Homestead Leaders Applaud OHA for Housing Program Investment
The Office of Hawaiian Affairs awarded a 2-year grant of $484,114 to the nonprofit, Homestead Community Development Corporation also known as the Homestead Housing Authority. HCDC provides economic development and housing services, including financial literacy, foreclosure prevention, mercantile business training and tiny home technical assistance.
HCDC was founded by the Sovereign Council of Hawaiian Homestead Associations in 2009 as a dedicated tax exempt nonprofit focused on affordable housing and job creation on or near Hawaiian Homelands as defined by the Hawaiian Homes Commission Act of 1920.
“We applaud and mahalo OHA for this important investment of our trust funds in the abilities and expertise of the SCHHA and HCDC,” said Kammy Purdy, SCHHA Vice Chair. “These are subject areas that our homestead leaders and our staff are experts in. The entire SCHHA Executive Council appreciates this partnership with OHA to serve homesteads.”
The 2-year grant funding will distribute $200,000, nearly half of the total grant award, directly to families through match savings accounts to help with first and last month rent deposits, or to build additional dwelling units on their homestead residential or farm lots.
“This OHA investment will also support a much needed service to help families avoid foreclosure and lease cancellation,” said Robin Puanani Danner, SCHHA Chairman and HCDC CEO. “Sharing information with the thousands of family members living in our homestead areas, on their rights and responsibilities under the HHCA, in conjunction with family budgeting and business acumen is key to successful homesteading.”
SCHHA leaders founded HCDC 10 years ago to be 100% governed by SCHHA members, to serve the growth and well-being of families on the homesteads, and to implement solutions developed by SCHHA policy leaders around housing and economic well-being.
“Most people don’t realize that roughly 70% of the residents on homesteads are less than the 50% blood quantum required under the HHCA to obtain a homestead award,” Danner commented. “These thousands of Native Hawaiians are family members of the 10,000 lessees that are eligible for a homestead award of land. We know that success for homesteaders includes the success of entire families in better understanding the Act itself, so our housing services have a deep component teaching the brilliance and simplicity of the HHCA.”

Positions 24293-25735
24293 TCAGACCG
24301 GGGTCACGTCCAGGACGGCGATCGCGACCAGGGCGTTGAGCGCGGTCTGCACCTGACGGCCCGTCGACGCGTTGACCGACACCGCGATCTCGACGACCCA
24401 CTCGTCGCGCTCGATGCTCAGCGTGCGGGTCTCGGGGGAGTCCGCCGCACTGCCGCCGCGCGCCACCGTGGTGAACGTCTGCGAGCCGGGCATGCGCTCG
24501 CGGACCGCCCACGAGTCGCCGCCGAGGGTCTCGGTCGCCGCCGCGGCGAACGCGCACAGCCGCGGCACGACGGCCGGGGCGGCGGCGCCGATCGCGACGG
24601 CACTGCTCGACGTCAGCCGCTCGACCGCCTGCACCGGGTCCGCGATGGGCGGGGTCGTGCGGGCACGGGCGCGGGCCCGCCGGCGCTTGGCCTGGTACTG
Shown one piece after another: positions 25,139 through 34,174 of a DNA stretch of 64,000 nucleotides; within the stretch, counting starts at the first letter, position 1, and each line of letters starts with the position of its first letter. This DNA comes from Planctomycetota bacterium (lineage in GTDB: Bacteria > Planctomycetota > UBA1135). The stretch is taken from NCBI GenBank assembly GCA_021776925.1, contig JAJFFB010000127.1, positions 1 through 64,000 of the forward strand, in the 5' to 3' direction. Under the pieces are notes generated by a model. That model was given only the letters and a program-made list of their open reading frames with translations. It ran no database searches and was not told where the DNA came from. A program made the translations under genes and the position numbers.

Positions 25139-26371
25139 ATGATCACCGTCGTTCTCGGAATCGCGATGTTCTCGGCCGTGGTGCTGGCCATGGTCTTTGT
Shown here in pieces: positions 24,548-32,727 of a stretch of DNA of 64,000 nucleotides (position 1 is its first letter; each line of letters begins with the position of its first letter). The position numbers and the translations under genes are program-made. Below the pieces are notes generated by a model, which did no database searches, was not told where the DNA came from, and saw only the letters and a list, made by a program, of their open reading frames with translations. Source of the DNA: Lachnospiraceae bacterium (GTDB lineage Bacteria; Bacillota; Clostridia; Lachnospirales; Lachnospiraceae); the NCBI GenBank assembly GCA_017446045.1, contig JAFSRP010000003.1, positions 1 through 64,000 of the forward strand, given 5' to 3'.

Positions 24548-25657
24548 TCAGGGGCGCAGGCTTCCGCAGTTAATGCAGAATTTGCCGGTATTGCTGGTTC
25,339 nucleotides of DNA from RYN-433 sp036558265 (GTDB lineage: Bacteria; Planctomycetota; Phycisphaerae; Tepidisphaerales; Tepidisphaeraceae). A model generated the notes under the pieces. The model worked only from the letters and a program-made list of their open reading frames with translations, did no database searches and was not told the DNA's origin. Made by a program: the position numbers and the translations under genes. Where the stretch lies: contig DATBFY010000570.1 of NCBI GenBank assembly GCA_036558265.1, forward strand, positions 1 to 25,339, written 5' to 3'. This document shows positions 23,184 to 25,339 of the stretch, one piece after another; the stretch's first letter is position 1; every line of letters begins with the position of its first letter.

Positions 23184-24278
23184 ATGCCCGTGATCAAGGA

HCDC will report its impact numbers to OHA as it does to the SCHHA and other funders for its programs. In addition to building affordable housing and building economic development projects, HCDC will add a direct loan fund to serve homestead farmers and ranchers, as well as transportation loans to help beneficiary families get to jobs or to work in micro enterprise businesses.
OHA Board of Trustees Approves $6 Million for Community Grants
OHA’s Community Grants Program is the agency’s major grants program. Community Grants Program awards are approved every two years, and the program offers larger, multi-year grant awards that require a minimum of 20 percent matching funds.
24 Awards to 24 Nonprofits Over the Fiscal Biennium 2020-2021 – Totaling $6,000,000.
- 14 or 58% are Governed by and Serving Native Hawaiians – $3,462,217 or 58%
- 2 or 9% are Governed by and Serving native Hawaiian homesteads – $564,114 or 9%
- 8 or 33% are Governed by and Serving the General Public – $1,972,669 or 33%
- Housing – $1,000,000 (2)
Hawaiian Community Assets, $515,886 (NH)
The purpose of this project is to establish the Hawaiʻi Affordable Housing Fund, which will serve Native Hawaiians with financial counseling, individual development accounts, and loans to rent or own homes, and provide Native Hawaiian communities/nonprofits with technical assistance and loans to build or preserve 1,500 units of affordable housing by 2026.
Homestead Community Development Corporation, $484,114
The purpose of the Native Hawaiian Housing Stability Project is to support the delivery of the HCDC Financial Literacy Program and Micro Enterprise Assistance Program on homesteads to assist Native Hawaiians to achieve homeownership or rental housing through knowledge and training necessary for housing stability.
Income – $1,000,000 (2)